I wonder what group are sitting in our basement now, cackling some diatribe of artspeak, or watching terminator 2 half way through a joint. Maybe there is no community of slackers sitting in that basement now. Perhaps it is empty and the ghosts of our conversations chase each other around the room and come to rest on the ghosts of those gross leather sofas one of us found on the side of the road and brought home. I wonder if other ghosts of other groups keep us company. I wonder. 

I wonder if this is a letter to you all at all, or if it’s a love letter to rose tinted glasses. I just know I’d probably walk back to London if there was the promise of a pint in a pub with all of you, as we were, as we are. 

I think, maybe, that none of you will read this anyway, and it will be an unmailed letter, like those that old man posted in his local dogshit bin instead of the letterbox, despite the fact I’ve posted it to the world. 

In his book Friendship, Blanchot also says that friendship is something “into which all the simplicity of life enters”. It’s nothing more than brief moments of beauty, snatched conversations, and that we can’t talk of our friends, only to them. It’s why I’ve written this letter to you and not about you. We greet each other through our estrangement, we are always separate and we are always together until the ultimate fissure unties the bonds that we built between us. Friendship is the simplicity of life. Bataille says the same thing. That you can’t live your life without sharing it with friends. I can’t imagine my life without you. And this, in the end, is the grief of having friends, that friendship inevitably ends. But I will be your friends until I enter the void myself. I will be your friends until I am myself a ghost, chasing the tails of old conversations in a room that has no windows.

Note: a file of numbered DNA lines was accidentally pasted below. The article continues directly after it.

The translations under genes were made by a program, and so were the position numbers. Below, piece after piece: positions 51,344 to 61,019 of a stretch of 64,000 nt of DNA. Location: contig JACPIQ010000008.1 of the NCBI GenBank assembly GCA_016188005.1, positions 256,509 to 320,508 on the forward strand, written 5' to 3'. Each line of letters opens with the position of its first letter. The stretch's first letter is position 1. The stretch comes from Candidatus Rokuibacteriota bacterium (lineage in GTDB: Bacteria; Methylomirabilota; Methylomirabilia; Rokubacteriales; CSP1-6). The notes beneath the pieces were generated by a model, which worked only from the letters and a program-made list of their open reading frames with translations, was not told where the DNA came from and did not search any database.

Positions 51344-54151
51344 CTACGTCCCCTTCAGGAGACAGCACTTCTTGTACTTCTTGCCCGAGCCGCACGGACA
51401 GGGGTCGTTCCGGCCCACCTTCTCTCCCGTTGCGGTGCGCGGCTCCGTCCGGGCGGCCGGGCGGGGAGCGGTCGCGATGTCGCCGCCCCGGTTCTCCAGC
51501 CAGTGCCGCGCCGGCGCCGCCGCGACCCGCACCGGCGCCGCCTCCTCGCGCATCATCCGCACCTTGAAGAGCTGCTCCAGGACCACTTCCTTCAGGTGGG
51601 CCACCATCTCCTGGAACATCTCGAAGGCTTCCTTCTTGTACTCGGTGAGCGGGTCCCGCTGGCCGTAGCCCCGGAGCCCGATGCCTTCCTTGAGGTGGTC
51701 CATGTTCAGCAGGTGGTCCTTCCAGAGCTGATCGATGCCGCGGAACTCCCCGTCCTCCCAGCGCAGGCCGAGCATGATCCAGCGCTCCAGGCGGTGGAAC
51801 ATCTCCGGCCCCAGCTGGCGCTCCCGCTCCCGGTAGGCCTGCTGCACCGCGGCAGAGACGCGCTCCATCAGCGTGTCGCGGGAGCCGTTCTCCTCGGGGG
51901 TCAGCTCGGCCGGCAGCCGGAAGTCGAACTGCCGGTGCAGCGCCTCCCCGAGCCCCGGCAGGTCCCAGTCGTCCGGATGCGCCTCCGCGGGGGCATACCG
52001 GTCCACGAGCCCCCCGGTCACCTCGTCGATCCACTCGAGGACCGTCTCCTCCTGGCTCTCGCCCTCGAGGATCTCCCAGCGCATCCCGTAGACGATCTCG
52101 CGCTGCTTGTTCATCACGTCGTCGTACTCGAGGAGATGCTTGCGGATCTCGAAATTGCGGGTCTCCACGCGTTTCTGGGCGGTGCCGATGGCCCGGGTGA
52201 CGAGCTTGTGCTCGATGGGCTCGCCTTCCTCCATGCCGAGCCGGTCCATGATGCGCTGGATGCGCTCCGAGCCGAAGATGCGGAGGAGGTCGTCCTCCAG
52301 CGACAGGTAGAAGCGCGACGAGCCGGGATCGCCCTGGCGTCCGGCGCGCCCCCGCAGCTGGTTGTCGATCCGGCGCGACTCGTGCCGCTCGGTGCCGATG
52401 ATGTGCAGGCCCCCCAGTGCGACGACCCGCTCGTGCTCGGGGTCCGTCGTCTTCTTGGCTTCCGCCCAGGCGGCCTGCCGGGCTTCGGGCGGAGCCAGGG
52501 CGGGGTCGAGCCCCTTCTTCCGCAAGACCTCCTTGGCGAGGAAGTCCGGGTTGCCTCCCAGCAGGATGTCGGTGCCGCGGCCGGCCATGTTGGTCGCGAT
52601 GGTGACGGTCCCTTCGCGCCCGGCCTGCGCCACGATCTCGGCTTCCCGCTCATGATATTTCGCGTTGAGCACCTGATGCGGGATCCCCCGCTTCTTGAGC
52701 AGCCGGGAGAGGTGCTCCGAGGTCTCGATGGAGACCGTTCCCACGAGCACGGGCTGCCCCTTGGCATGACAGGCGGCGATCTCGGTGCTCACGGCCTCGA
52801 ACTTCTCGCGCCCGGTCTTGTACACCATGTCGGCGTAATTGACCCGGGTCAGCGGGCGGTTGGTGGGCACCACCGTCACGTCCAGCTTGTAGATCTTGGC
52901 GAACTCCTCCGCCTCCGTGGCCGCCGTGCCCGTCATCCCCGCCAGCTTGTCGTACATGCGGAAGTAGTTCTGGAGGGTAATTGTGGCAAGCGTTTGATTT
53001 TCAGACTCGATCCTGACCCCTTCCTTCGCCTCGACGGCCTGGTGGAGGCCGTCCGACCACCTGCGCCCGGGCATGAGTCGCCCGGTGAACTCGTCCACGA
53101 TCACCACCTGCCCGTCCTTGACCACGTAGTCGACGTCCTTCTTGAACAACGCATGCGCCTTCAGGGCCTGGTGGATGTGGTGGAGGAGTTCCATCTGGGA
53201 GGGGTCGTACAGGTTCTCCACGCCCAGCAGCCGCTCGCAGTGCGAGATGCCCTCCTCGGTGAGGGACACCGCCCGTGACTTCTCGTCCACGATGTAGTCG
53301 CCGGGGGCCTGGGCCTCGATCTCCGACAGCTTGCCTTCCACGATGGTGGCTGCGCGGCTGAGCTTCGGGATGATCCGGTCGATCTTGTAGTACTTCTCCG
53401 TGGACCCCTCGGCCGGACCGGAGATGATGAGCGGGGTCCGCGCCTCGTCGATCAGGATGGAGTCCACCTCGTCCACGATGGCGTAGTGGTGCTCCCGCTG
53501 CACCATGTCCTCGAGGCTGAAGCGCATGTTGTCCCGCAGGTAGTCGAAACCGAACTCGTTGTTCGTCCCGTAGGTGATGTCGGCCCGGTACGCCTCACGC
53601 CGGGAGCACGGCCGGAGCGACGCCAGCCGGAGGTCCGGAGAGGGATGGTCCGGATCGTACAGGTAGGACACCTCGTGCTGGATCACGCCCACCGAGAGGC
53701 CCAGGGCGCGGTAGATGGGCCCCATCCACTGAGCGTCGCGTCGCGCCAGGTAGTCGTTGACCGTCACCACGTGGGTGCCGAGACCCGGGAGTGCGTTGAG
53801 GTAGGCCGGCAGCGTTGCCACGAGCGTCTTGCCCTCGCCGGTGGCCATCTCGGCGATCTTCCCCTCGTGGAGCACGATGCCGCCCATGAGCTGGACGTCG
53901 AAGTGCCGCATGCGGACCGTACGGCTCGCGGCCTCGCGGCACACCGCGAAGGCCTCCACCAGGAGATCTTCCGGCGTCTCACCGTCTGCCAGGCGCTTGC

Near window 24

Ghost flies

I am standing on the stairs to the attic with my left foot above my right foot and my left fingers touching the raised pattern of the wallpaper in the dark. I am waiting for my eyes to adjust to the gloom and it smells like mothballs and misery and misheard arguments in here. I am frightened of the attic. It is dark and dusty and filled with the ghosts of a hundred dead flies who’ve met their ends in its many spiders webs. or met it batting their heads against uncomprehending glass trying to reach the outside. Or perhaps they met it somehow else. Don’t come up here, whisper the ghost flies, it’s a trap.

But I go up anyway. Step by unsteady step like I am 5 and 105 alternately with each one. The flies are nervous they hover about my ears with a tinny something. Like a telegraph pole in a field, humming discontent.